Monday, October 30, 2006

Foreword by Raja Rao

Some books have wonderful forewords. Here is one of them.

Foreword to Raja Rao's Kanthapura by Raja Rao

My publishers have asked me to say a word of explanation.

There is no village in India, however mean, that has not a rich sthala-purana, or legendary history, of its own. Some god or godlike hero has passed by the village – Rama might have rested under this papal-tree, Sita might have dried her clothes, after her bath, on this yellow-stone, or the Mahatma himself, on one of his many pilgrimages through the country, might have slept in this hut, the low one, by the village gate. In this way the past mingles with the present, and the gods mingle with men to make the repertory of your grandmother always bright. One such story from the contemporary annals of my village I have tried to tell.

The telling has not been easy. One has to convey in a language that is not one’s own; the spirit that is one’s own. One has to convey the various shades and omissions of a certain thought-movement that looks maltreated in an alien language. I use the word ‘alien’, yet English is not really an alien language to us. It is the language of our intellectual make-up, like Sanskrit or Persian was before, but not of our emotional make-up. We are all instinctively bilingual, many of us writing in our own language and in English. We cannot write like the English. We should not. We cannot write only as Indians. We have grown to look at the large world as part of us. Our method of expression therefore has to be a dialect which will some day prove to be as distinctive and colorful as the Irish or the American. Time alone will justify it.

After language the next problem is that of style. The tempo of Indian life must be infused into our English expression, even as the tempo of American or Irish life has gone into the making of theirs. We, in India, think quickly, we talk quickly, and when we move we move quickly. There must be something in the sun of India that makes us rush and tumble and run on. And our paths are paths interminable. The Mahabharatha has 214778 verses and the Ramayana 48000. Puranas there are endless and innumerable. We have neither punctuation nor the treacherous ‘ats’ and ‘ons’ to bother us – we tell one interminable tale. Episode follows episode, and when our thoughts stop our breath stops, and we move on to another thought. This was and still is the ordinary style of our story-telling. I have tried to follow it myself in this story.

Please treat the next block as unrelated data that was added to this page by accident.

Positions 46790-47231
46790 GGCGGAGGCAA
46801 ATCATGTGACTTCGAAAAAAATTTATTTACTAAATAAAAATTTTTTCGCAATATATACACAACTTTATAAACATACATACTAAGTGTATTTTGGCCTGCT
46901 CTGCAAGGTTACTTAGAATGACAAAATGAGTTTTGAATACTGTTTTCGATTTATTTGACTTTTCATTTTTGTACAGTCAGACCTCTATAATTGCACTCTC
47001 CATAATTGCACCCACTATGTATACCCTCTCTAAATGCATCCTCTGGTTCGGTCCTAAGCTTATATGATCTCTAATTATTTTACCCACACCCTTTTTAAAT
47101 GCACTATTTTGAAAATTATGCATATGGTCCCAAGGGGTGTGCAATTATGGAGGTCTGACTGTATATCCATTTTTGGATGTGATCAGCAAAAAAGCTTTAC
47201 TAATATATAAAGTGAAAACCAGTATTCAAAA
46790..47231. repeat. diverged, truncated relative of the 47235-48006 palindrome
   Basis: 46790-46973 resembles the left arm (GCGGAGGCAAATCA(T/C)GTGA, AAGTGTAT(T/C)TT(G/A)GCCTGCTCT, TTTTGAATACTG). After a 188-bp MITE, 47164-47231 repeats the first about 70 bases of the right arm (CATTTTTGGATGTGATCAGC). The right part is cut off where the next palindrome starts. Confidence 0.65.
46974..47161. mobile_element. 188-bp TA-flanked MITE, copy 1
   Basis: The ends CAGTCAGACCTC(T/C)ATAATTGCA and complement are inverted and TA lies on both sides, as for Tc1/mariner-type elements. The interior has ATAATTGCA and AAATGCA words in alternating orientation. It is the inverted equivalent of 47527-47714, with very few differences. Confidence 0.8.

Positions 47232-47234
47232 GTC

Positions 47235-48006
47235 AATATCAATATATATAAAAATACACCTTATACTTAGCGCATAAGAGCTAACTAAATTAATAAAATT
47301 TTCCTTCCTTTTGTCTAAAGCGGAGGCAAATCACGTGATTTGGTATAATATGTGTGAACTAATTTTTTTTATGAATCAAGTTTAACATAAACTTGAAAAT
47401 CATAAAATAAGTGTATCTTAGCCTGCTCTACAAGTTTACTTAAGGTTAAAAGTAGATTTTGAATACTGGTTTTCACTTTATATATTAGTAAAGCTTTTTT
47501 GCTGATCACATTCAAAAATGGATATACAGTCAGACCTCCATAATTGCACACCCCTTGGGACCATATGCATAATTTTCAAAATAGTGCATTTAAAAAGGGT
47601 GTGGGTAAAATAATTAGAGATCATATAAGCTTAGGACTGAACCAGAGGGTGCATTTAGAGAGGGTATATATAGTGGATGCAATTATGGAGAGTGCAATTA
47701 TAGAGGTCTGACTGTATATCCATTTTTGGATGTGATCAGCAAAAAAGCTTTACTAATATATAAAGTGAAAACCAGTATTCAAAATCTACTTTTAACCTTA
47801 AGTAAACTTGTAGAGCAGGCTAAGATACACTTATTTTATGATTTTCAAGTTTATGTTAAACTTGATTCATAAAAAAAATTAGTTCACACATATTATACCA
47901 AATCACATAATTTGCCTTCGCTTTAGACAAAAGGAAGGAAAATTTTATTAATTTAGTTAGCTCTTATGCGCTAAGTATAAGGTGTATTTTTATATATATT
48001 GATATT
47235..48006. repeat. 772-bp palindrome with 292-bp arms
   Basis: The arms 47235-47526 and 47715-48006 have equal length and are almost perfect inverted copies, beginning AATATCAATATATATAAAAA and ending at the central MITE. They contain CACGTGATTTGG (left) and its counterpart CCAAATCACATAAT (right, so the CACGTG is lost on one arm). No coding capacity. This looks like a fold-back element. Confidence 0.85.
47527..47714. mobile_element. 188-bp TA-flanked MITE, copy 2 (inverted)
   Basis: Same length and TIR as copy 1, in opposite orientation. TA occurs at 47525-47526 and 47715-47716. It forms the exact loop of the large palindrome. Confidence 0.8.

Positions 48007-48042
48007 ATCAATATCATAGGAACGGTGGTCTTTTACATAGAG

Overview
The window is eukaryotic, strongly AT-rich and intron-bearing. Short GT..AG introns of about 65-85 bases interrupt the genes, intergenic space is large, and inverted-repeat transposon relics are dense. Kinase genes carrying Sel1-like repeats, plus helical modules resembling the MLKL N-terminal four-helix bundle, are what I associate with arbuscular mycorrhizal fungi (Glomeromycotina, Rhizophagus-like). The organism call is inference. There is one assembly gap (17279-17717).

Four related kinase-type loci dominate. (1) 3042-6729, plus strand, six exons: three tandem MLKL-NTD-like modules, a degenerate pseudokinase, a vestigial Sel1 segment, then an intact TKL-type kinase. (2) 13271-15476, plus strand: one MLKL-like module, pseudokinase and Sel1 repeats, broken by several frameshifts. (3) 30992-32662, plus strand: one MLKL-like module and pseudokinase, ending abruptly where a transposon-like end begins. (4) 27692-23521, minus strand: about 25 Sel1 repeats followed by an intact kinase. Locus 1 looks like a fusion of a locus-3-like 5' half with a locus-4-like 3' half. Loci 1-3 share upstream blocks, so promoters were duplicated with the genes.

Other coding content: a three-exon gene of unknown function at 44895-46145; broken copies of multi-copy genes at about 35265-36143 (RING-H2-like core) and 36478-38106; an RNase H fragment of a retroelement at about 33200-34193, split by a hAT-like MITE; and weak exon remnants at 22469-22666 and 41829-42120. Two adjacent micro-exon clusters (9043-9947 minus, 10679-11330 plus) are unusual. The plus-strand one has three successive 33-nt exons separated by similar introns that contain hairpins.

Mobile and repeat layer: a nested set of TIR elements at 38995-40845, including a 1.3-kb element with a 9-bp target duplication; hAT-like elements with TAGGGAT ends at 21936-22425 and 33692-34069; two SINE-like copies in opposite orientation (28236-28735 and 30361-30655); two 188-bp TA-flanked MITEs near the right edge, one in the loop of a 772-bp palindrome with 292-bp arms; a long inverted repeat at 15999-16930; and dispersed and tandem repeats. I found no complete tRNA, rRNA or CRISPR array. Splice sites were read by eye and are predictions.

It may have been told of an evening, when as the dusk falls and through the sudden quiet, lights leap up in house after house, and stretching her bedding on the veranda, a grandmother might have told you, newcomer, the sad tale of her village.

Monday, October 09, 2006

N. Ram hammers Shashi Tharoor

N. Ram writes in his article on R. K. Narayan,
There is a tendency among some lesser writers of Indian origin, the likes of Shashi Tharoor, to denigrate the literary art and achievement of Narayan. Among other things, his vision is held to be "narrow"; his concerns "banal"; the pool of experience and vocabulary he drew from "shallow"; his style "pedestrian," "metronomic," "predictable," "limited and conventional," and "impoverished" (all these adjectives must be credited to a Tharoor column). The birth centenary is perhaps a good occasion to proclaim that there can be no serious question about where Narayan stands in the literary world, especially in relation to his detractors.
Will Shashi Tharoor write something about this in his next week The Hindu column?
Keep watching.
Shashi Tharoor's article referred above is available here.

Tuesday, October 03, 2006

Mozart Praha 2006

Some of our ideas, thoughts, and feelings are forever entwined with a place and its ambience. We can feel a kind of aroma of a particular place in our thoughts. Those personal sensitivities to such fragrances, often, lead to a deeper exploration of ideas, thoughts, and feelings.
Mozart once said, "My Praguers understand me."
He also said, "My orchestra is in Prague."
That was a matter of pride for Praha. Why did he say that? What is the connection between Mozart and Prague? You have to just explore this website for more details.
If anyone wants to explore Muthuswamy Dikshitar and Tirunelveli or Muthuswamy Dikshitar and Madurai, the above website will give a nice outline for how to go about creating such thematic topics.